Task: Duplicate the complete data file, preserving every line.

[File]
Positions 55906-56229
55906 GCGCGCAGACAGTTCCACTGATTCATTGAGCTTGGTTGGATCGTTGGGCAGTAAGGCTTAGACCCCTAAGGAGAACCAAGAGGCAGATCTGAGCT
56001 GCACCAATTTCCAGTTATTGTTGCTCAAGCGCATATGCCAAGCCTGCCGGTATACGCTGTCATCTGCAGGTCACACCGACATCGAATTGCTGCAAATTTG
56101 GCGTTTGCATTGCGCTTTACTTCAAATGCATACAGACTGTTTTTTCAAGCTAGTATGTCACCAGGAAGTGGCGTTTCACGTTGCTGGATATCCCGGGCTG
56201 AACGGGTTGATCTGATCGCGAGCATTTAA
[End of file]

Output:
Positions 55906-56229
55906 GCGCGCAGACAGTTCCACTGATTCATTGAGCTTGGTTGGATCGTTGGGCAGTAAGGCTTAGACCCCTAAGGAGAACCAAGAGGCAGATCTGAGCT
56001 GCACCAATTTCCAGTTATTGTTGCTCAAGCGCATATGCCAAGCCTGCCGGTATACGCTGTCATCTGCAGGTCACACCGACATCGAATTGCTGCAAATTTG
56101 GCGTTTGCATTGCGCTTTACTTCAAATGCATACAGACTGTTTTTTCAAGCTAGTATGTCACCAGGAAGTGGCGTTTCACGTTGCTGGATATCCCGGGCTG
56201 AACGGGTTGATCTGATCGCGAGCATTTAA